Outlook: Brave Up is now in 10 schools with the aim to reach 25 schools and $60k revenue by the close of 2016. They are raising $300k in convertible debt or equity to grow the team, develop the product, and invest in sales and marketing.

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Credit: Brave UP

Veerhouse Voda

Housing/Construction Technology | Launched 2012 | Haiti

Brendon Brewster is the bold entrepreneur who after seeing the devastation of the 2010 earthquake in Haiti decided to do something about it. Veerhouse Voda, a Haitian manufacturing and construction company, produces disaster resilient, energy efficient buildings for institutional clients while also distributing materials to hardware retailers in Haiti and the Caribbean. Made from expanded polystyrene (EPS), the core Veerhouse product is converted from raw plastic beads into light-weight wall and roofing panels. Veerhouse also manufacturers the lightweight steel framing used to form the building structure. Veerhouse, with their Dutch-created, Euro code building system, designs and constructs beautiful, high-quality, earthquake resistant buildings in a fraction of the time of traditional building systems in Haiti, saving clients money and resources. The material is not only insanely energy efficient but can be recycled to form new materials in the future.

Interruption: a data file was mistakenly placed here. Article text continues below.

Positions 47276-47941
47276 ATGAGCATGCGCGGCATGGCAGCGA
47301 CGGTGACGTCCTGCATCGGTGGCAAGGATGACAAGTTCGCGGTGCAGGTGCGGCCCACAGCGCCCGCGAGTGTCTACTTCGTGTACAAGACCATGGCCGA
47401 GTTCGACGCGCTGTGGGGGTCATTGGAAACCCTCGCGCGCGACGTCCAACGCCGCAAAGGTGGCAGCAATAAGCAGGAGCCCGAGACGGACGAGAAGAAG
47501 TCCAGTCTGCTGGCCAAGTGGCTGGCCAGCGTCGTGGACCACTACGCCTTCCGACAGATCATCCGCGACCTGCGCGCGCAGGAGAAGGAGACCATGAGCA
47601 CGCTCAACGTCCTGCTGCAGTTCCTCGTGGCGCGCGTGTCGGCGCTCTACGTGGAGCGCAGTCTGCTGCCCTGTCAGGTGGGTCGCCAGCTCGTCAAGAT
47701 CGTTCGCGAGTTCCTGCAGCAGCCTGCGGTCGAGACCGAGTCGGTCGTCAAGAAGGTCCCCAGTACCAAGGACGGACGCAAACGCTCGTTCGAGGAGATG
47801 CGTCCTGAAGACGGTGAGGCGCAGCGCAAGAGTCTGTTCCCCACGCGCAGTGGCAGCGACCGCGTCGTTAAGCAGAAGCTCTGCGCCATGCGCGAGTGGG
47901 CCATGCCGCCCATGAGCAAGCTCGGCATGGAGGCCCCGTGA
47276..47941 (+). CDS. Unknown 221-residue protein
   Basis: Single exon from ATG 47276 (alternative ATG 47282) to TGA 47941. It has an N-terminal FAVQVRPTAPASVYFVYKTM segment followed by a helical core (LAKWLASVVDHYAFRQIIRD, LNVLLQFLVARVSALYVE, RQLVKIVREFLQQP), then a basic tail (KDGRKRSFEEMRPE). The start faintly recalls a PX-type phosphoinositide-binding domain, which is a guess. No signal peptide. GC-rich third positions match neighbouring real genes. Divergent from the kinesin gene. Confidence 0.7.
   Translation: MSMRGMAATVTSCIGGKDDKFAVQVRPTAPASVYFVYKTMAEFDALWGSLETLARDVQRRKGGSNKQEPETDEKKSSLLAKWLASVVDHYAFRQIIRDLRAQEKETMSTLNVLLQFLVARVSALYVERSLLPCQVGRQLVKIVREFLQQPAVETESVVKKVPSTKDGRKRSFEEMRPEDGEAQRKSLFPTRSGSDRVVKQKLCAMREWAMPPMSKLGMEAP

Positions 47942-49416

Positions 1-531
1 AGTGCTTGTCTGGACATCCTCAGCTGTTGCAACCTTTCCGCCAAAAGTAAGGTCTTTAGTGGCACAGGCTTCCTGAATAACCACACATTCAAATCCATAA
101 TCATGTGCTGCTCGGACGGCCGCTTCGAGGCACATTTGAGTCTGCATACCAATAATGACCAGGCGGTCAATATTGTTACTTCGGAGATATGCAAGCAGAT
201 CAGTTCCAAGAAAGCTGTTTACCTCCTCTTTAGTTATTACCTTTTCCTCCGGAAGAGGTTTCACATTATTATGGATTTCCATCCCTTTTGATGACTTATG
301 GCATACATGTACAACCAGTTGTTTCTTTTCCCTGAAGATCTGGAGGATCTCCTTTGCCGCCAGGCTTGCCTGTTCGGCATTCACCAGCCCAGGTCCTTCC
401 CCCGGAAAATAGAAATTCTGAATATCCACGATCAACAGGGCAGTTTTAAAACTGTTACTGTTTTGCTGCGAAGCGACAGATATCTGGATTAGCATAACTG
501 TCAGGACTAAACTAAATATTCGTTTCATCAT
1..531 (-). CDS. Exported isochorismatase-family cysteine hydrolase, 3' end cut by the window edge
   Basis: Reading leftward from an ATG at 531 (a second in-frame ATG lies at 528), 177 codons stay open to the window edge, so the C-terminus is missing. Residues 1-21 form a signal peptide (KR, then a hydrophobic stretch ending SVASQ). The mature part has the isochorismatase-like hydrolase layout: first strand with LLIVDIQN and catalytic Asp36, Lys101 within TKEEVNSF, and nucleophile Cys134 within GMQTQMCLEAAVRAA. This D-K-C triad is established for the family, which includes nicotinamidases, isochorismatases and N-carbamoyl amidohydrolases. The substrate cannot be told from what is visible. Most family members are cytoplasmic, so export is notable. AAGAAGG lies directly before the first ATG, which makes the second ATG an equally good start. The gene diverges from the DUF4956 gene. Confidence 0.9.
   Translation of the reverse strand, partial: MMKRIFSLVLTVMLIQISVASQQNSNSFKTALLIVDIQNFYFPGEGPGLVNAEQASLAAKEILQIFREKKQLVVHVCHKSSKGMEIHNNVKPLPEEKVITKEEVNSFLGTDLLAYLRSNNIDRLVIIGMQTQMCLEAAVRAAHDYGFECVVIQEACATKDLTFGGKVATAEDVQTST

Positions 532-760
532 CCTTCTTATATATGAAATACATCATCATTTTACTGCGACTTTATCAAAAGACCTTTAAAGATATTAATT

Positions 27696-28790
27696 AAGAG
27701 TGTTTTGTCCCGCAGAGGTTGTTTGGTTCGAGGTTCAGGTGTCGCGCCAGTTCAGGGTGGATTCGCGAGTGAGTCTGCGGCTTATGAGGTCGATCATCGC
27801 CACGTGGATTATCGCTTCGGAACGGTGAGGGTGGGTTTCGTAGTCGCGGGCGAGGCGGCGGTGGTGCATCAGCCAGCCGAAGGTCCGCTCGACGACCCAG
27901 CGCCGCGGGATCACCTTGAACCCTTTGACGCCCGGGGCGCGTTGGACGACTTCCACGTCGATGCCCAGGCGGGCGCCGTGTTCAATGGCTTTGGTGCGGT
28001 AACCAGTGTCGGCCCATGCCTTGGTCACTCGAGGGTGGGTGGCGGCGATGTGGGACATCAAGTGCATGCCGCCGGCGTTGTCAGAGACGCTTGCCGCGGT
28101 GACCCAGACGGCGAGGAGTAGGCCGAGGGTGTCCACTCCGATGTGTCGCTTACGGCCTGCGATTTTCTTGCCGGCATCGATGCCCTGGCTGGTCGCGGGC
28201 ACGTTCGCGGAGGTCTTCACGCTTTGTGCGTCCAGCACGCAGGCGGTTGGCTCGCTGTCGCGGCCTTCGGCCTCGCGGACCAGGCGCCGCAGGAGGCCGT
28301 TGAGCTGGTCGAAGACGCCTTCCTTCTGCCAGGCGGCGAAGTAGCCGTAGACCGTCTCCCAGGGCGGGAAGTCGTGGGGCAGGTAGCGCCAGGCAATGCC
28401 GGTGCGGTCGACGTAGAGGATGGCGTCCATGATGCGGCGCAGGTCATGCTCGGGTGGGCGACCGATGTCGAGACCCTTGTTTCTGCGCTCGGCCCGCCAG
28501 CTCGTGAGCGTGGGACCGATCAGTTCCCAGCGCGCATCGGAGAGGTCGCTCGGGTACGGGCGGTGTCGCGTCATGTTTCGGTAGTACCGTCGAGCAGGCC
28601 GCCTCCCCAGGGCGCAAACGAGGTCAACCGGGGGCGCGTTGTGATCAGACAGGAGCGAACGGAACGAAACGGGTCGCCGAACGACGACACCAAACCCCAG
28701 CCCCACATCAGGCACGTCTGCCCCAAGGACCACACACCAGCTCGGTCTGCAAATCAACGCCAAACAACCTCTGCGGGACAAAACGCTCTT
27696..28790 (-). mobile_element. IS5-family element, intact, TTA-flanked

Outlook: Veerhouse Voda has grown quickly in recent years, is projecting revenue of $3M in 2016, and is currently preparing to raise $2M+ in equity or debt to provide the capital needed to continue to build the business.

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Credit: Veerhouse Voda

allGreenup

Environmental Technology | Founded 2013 | Chile